Join us to Celebrate the Legacy & Contributions of the Reverend Dr. Martin Luther King Jr.

Beginning on Monday, January 21, Champlain College will host a series of events to honor and celebrate the legacy and contributions of the Reverend Dr. Martin Luther King Jr. This year's College celebration is sponsored by the Office of the President and the Office of the Vice President of Student Affairs. The events are being organized in partnership with the Student Affairs Diversity, Community and Inclusion team, the Let Us Teach committee, the MLK Student Committee and other college departments.

This year's MLK Celebration consists of numerous events to honor and explore Dr. King's legacy. The keynote address marks the culmination of a full program of learning organized by students, staff, and faculty as a "Let Us Teach" day of presentations and films. The Keynote event on Monday, January 21 from 3:30-5:00 PM is free and open to the public.

Click here to access the Let Us Teach Schedule

2019 Celebration Keynote Event Talk & Discussion

Monday, January 21, 2019
3:30-5:00 PM Keynote Address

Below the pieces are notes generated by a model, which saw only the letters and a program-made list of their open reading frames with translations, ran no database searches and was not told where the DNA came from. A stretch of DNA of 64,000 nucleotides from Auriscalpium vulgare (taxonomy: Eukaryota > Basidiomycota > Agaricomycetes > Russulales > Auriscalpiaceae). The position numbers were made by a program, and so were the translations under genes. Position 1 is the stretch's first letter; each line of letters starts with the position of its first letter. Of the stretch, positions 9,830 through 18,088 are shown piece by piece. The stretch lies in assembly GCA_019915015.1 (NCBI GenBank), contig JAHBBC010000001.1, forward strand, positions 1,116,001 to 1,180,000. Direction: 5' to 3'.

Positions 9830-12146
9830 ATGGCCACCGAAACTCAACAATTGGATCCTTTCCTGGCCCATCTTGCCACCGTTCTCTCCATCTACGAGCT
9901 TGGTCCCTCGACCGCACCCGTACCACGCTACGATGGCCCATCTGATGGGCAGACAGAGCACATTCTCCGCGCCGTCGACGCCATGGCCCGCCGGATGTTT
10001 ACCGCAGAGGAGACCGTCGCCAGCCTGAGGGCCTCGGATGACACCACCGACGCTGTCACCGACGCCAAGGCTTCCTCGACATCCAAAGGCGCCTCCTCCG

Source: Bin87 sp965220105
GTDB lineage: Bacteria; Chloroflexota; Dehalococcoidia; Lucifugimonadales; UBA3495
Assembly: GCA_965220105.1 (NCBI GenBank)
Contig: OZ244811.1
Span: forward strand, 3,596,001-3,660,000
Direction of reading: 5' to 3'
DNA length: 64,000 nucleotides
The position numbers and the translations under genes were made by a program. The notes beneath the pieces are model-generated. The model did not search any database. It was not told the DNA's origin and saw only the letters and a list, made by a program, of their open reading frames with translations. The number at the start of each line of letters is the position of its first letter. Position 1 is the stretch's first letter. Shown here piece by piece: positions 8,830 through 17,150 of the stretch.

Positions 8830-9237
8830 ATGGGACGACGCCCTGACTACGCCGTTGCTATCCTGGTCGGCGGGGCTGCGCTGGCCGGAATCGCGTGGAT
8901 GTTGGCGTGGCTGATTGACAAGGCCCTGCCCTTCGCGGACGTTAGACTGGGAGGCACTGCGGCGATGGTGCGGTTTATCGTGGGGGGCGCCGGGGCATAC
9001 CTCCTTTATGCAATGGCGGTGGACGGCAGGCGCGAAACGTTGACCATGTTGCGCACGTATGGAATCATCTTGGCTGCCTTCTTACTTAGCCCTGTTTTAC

The Champlain Room, Center for Communication & Creative Media
Free and open to the public

This Keynote will be Live Streamed. Please check back for details.

Marcus WickerFor this year's Keynote event we are pleased to welcome award-winning poet Marcus Wicker to campus. The presentation is a hybrid of poetry reading and discussion of the influence of Langston Hughes' work—specifically "A Dream Deferred"—on Dr. King's writing and oratory. Wicker will also highlight the ways in which the act of writing poetry can be used as a powerful tool for nonviolent protest and, more than that, a timeless vessel for hope. Wicker has a unique perspective, style, and voice that stems from his background as a black man who was born into academia, raised in the Midwest, and surrounded by an array of close white friends. Wicker's bold, accessible, and pop culture-driven poetry pulses with an infectious, underlying hip-hop beat.

Wicker has published two collections, Silencer and Maybe the Saddest Thing. He is a National Poetry Series winner and the recipient of the Ruth Lilly Fellowship, Cave Canem Fellowship, and The Fine Arts Work Center Fellowship awards. His work has appeared in The Nation, Poetry, American Poetry Review, Oxford American, and Boston Review, among other magazines. He serves as an assistant professor in the Department of English, at the University of Memphis and is the poetry editor of the Southern Indiana Review.